Simultaneous dietary supplementation of sodium cholate and beta-carotene markedly enhances accumulation of beta-carotene in mice

Umegaki, K.; Aoshima, M.; Hirota, S.; Uramoto, H.; Esashi, T.

Journal of Nutrition 125(12): 3081-3086

1995


ISSN/ISBN: 0022-3166
PMID: 7500187
Accession: 002957919

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Abstract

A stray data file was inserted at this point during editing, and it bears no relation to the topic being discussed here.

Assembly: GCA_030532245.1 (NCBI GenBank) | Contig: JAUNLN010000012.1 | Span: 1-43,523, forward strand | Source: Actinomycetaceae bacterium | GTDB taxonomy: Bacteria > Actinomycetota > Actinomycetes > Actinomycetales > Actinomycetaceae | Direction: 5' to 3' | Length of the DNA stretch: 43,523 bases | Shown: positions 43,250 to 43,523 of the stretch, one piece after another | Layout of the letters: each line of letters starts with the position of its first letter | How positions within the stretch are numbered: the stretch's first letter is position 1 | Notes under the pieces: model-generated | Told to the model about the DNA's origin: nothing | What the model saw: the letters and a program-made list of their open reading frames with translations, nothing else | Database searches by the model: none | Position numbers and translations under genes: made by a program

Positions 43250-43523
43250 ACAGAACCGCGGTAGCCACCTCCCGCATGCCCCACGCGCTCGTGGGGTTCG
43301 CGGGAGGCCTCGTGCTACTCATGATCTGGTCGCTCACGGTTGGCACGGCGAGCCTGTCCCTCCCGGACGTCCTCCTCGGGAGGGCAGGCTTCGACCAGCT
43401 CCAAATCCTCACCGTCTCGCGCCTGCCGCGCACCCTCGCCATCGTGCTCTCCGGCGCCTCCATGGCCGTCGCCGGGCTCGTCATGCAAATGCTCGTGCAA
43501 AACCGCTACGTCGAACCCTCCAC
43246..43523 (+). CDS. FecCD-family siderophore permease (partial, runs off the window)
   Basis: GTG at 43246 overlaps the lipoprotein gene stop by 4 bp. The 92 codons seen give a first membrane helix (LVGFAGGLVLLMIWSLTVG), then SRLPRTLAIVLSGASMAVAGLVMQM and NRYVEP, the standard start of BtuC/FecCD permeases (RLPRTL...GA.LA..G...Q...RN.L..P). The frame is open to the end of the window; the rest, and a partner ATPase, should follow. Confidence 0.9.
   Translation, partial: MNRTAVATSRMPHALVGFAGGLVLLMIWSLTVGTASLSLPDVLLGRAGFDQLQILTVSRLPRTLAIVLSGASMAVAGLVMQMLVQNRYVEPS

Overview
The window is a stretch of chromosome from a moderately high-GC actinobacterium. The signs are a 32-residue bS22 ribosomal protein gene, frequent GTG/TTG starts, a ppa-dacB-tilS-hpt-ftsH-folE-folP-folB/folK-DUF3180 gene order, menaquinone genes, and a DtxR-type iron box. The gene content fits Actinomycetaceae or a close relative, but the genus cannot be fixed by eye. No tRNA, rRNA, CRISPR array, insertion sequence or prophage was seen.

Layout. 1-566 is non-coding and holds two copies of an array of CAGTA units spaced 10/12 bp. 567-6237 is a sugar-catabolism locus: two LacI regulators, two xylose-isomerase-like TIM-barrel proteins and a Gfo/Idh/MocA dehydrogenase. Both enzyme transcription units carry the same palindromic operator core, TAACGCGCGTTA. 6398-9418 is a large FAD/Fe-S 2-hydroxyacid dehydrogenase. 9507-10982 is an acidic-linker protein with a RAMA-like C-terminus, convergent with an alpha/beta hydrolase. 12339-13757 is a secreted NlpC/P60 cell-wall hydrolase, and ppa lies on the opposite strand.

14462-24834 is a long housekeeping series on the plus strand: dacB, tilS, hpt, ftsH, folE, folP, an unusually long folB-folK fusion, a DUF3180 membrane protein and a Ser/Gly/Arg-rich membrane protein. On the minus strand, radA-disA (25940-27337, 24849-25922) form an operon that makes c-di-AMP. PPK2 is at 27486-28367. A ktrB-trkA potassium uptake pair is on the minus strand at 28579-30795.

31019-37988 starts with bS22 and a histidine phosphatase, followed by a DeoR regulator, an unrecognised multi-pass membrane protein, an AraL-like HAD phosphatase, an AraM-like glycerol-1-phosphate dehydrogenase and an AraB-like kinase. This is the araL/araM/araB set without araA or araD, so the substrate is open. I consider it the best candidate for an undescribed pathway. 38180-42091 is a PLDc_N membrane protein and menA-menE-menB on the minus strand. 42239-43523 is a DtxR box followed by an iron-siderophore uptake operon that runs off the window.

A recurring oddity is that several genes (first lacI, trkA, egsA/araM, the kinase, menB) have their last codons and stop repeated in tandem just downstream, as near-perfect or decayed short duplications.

This study evaluated whether simultaneous supplementation of sodium cholate and beta-carotene to a diet enhanced the accumulation of beta-carotene in mice. For 2 wk, male ICR mice were fed either a basal diet or a diet containing Dunaliella-bardawil beta-carotene 50 mg/100g that was or was not supplemented with sodium cholate (0.25 g/100 g). The concentrations of beta-carotene in liver and plasma were approximately 5 and 10 times higher, respectively. In the mice fed the beta-carotene diet with sodium cholate than in those fed the beta-carotene diet without sodium cholate. Beta-carotene was not detectable in the liver or plasma of mice fed either basal diet. The concentrations of vitamin E in the plasma and liver of mice fed either beta-carotene diet or the basal diet with sodium cholate were significantly lower than in those fed the basal diet. In a second study, mice were fed a diet containing 50 mg/100 g synthetic beta-carotene supplemented with various concentrations of sodium cholate (0, 0.05, 0.1, 0.25, 0.5 g/100 g) for 2 wk. The concentrations of beta-carotene and vitamin E in plasma, liver and bone marrow cells were higher in mice fed the beta-carotene diet supplemented with 0.05 g/100 g of sodium cholate than in those fed the unsupplemented diet. These findings show that simultaneous supplementation of sodium cholate and beta-carotene to a diet markedly enhances the accumulation of beta-carotene. This dietary protocol may be useful to introduce a high amount of beta-carotene in the tissue of mice in a short period of time.